Disease and s/s - page 3

Hey there. I'm an Student Practical Nurse in training. In my course, as I'm sure in others, it is required for us to know some of the common diseases and the s/s associated with it. Now, in testing,... Read More

  1. by   agldragonRN
    Quote from peridotgirl
    i think the s/s are chest pain, back pain, neck pain, jaw pain, difficulty breathing, dizziness, blurry vision, decrease pulse, and cyanosis. these are all i know. i don't know any lab values except for increase bun levels. can anyone help??? thanx...
    hmm..i am not sure about elevated bun in mi. i just finished my ms-ii and elevated bun is mostly related to liver disease (e.g. hepatic encephalopathy) and kidney diease.

    p.s. correct me if i'm wrong.

    angel
    Last edit by agldragonRN on Dec 23, '07 : Reason: spelling
  2. by   peridotgirl
    Quote from agldragon
    hmm..i am not sure about elevated bun in mi. i just finished my ms-ii and elevated bun is mostly related to liver disease (e.g. hepatic encephalopathy) and kidney diease.

    p.s. correct me if i'm wrong.

    angel
    opps. i'm sorry; your right. there are no elevated bun levels in an mi. that's usually for liver and kidney disease. bun levels are associated with the kidneys.
  3. by   Virgo_RN
    Quote from peridotgirl
    I don't have a pathophys book, but I have been taught those s/s asociated with an MI.
    Why don't you have a pathophys book?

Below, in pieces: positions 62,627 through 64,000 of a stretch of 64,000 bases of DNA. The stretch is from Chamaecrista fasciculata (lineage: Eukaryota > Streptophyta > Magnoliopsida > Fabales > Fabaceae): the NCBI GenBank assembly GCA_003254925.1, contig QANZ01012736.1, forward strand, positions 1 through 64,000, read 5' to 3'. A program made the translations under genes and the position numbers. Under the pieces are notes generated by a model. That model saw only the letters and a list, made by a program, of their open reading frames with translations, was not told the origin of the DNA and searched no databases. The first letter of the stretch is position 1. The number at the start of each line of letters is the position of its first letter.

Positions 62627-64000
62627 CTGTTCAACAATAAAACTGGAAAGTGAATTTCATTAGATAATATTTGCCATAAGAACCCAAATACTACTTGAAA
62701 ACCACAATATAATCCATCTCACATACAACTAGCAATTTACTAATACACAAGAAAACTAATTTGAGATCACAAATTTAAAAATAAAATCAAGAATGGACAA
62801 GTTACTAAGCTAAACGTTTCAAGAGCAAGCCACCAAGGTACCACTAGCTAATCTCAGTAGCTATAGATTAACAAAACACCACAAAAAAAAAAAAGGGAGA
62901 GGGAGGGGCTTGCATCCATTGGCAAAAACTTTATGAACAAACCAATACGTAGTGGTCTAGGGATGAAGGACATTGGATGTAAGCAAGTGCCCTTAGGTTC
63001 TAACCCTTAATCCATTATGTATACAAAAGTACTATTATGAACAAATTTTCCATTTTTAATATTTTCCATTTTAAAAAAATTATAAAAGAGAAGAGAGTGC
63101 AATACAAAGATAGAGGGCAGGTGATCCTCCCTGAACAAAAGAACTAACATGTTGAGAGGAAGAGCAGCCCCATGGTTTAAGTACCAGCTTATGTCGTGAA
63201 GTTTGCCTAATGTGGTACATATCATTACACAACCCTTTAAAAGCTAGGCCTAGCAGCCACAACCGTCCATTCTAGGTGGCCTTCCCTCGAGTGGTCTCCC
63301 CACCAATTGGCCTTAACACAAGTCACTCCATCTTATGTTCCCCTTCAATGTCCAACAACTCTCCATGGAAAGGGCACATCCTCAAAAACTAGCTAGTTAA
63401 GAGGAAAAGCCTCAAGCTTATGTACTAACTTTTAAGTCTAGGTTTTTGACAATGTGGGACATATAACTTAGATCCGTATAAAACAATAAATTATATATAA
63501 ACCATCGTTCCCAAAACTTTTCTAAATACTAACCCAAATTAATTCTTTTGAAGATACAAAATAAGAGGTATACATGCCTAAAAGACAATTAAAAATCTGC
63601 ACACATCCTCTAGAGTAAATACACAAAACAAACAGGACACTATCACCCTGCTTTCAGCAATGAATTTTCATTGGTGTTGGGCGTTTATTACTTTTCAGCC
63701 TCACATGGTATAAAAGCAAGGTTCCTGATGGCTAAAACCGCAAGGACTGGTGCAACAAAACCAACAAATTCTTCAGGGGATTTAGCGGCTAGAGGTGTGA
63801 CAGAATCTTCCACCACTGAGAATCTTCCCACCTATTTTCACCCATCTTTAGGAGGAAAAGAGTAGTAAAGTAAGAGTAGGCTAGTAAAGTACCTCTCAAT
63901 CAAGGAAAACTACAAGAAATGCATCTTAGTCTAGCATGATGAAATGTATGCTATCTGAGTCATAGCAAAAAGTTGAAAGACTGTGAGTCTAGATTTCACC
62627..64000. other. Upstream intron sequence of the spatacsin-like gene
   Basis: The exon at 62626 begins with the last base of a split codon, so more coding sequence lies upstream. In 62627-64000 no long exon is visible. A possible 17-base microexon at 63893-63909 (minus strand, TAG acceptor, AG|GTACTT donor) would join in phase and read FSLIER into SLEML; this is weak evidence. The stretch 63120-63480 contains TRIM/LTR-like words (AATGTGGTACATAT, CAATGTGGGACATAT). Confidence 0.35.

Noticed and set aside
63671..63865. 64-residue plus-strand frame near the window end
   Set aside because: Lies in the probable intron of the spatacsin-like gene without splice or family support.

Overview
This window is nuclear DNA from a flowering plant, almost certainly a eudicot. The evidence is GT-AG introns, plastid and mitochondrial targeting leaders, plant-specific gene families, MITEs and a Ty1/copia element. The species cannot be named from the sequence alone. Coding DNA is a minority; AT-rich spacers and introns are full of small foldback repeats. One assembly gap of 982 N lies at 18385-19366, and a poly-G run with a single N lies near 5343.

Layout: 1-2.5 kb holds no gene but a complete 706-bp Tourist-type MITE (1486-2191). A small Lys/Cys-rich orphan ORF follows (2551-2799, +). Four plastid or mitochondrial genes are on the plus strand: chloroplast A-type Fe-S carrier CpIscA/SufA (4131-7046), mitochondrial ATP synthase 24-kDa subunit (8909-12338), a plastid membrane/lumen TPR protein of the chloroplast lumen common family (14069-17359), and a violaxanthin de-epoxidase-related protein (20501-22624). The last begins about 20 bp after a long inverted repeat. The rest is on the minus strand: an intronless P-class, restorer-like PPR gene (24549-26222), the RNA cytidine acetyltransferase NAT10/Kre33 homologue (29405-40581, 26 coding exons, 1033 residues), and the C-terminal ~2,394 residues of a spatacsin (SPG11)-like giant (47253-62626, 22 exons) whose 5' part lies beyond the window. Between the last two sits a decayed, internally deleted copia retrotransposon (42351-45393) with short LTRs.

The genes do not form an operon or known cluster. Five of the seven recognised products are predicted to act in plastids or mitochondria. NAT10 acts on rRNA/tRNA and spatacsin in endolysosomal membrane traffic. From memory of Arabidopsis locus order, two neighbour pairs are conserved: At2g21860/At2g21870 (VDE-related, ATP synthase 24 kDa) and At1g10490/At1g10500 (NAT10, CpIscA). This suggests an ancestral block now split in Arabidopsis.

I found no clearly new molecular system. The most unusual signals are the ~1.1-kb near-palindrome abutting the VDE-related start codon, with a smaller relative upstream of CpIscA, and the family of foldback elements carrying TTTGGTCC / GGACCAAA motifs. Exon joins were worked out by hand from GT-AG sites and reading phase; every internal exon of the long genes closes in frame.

4. by   Daytonite
    the signs and symptoms of a disease are actually the manifestations of what has gone wrong with the anatomy or physiology. so, if you know the normal anatomy and physiology and you know how that has changed for any particular disease, then it is easier to remember the manifestations (signs and symptoms) of it.

    if you will open up and copy the critical thinking flow sheet for nursing students at the bottom of my post, you will find a form that helps you link this information together for a disease. you merely fill out the form for a particular disease you are studying to help you out with this. (the part about nursing diagnoses was for something else the form was originally designed for.)

    here is a thread on allnurses that has a number of weblinks to sites where you can get medical disease information. when i originally started putting these sites together several years ago, it was based upon a list i obtained from an lpn school.